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        I think the book about Slasher movies you referred to is Carol
Clover's _Men, Women, and Chain Saws_, which has also stuck with me since
I first read it. I'd have to read it again to figure out if I really
agree with her anallysis of how identifications work in horror cinema,
but I am certainly inclined to think that the usual gender-analysis of
those films is not only too easy, but also assumes that the "right"
gender identifications are going to happen in viewers. The most obvious
example, and one which Clover deals with, is the idea thatthe use of
steady-cam first person stuff in slasher films produces a male
identification with the killer. I'm not saying (and neither did Clover)
that that odesn't happen--only that whole lots of other things happen to.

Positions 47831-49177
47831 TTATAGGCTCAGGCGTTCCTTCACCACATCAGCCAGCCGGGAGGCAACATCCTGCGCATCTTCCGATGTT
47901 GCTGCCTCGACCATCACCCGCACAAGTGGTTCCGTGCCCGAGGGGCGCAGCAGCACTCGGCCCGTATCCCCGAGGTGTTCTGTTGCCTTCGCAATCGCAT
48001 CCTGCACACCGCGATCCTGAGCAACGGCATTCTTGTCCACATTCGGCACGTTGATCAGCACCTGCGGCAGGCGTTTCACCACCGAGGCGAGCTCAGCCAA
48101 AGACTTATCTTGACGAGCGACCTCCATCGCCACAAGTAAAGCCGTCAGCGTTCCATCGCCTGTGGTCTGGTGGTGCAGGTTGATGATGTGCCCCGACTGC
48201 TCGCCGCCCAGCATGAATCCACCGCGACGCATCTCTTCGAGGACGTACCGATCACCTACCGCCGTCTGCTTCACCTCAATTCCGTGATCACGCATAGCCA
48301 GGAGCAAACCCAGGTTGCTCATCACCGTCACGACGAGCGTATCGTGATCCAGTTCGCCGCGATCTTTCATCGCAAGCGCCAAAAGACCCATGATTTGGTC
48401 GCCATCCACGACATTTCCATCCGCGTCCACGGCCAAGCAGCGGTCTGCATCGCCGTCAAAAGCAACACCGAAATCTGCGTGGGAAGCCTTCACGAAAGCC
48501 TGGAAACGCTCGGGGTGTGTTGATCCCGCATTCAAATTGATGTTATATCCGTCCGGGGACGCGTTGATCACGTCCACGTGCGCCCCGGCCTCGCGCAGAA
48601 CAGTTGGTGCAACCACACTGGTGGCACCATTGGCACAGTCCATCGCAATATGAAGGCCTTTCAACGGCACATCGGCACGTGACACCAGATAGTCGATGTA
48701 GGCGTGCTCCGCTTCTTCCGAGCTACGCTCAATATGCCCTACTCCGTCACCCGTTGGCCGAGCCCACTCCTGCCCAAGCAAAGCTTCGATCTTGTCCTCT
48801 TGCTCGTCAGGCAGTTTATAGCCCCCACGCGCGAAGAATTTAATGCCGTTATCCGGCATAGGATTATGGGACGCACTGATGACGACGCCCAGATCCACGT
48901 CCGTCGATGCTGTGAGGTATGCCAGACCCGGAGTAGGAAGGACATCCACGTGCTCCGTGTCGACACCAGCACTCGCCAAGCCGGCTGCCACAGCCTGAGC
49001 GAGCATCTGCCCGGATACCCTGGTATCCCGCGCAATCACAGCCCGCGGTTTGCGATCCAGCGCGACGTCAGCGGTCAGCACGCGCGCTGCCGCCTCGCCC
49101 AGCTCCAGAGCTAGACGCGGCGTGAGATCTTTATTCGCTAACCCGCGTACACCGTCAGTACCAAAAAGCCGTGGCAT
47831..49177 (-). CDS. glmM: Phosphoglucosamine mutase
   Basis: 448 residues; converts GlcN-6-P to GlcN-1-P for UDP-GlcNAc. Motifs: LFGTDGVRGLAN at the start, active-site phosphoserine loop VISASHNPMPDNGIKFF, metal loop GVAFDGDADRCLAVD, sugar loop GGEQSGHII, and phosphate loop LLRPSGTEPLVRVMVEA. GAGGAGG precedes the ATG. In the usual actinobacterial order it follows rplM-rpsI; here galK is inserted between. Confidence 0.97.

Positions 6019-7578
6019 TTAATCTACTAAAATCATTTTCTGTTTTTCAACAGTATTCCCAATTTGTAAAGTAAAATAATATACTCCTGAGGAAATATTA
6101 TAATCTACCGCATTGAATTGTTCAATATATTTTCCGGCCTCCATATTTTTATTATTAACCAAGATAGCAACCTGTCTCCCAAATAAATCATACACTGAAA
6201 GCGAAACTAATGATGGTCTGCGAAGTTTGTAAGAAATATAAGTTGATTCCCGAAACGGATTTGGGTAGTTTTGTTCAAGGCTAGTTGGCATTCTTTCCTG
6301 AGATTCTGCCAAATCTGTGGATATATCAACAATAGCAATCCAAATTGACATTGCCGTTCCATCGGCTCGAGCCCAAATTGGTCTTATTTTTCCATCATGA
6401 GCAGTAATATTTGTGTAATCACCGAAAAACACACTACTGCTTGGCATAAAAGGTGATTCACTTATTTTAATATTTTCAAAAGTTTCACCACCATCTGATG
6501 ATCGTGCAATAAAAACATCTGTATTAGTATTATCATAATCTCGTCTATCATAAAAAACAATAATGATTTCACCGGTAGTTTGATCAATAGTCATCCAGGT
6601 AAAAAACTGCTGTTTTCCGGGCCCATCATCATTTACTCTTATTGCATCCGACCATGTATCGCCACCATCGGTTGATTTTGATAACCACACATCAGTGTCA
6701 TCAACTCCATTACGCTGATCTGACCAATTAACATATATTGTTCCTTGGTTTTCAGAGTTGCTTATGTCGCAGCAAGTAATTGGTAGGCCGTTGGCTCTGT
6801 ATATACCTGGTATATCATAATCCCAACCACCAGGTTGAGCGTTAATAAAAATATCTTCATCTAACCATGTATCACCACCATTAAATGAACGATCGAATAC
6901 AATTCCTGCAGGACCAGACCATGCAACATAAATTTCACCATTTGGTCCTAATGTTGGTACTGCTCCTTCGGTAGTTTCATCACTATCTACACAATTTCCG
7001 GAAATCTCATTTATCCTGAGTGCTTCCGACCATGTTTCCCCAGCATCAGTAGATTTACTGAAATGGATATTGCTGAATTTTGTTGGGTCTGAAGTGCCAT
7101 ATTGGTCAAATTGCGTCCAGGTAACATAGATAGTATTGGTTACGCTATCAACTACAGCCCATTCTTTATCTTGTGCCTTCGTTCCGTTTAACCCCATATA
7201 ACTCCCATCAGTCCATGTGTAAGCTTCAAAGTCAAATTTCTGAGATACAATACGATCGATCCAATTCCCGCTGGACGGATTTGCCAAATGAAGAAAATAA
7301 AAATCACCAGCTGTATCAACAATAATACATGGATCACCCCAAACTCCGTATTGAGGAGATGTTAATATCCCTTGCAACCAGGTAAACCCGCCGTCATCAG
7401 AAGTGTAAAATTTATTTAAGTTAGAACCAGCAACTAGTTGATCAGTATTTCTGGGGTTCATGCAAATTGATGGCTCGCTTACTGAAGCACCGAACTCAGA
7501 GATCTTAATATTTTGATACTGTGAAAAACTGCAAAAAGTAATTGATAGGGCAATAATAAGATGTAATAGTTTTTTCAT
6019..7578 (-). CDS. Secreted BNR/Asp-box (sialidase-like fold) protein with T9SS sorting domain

Including male identification with the figure Clover identifies as the
"final girl"--the inevitable surviving female character who presides
(very often) not only over his sexual humiliation (she mentions the
famous chainsaw rape scene in the second Texas Chainsaw Massacre movie).
 
I'd really like to hear some people's ideas on this question of where
audience identifications go and how those mechanisms work in film texts.
I don't feel like I have the clearest understanding of how to theorize
those processes.
 
 
Sean Desilets
Tufts University
 
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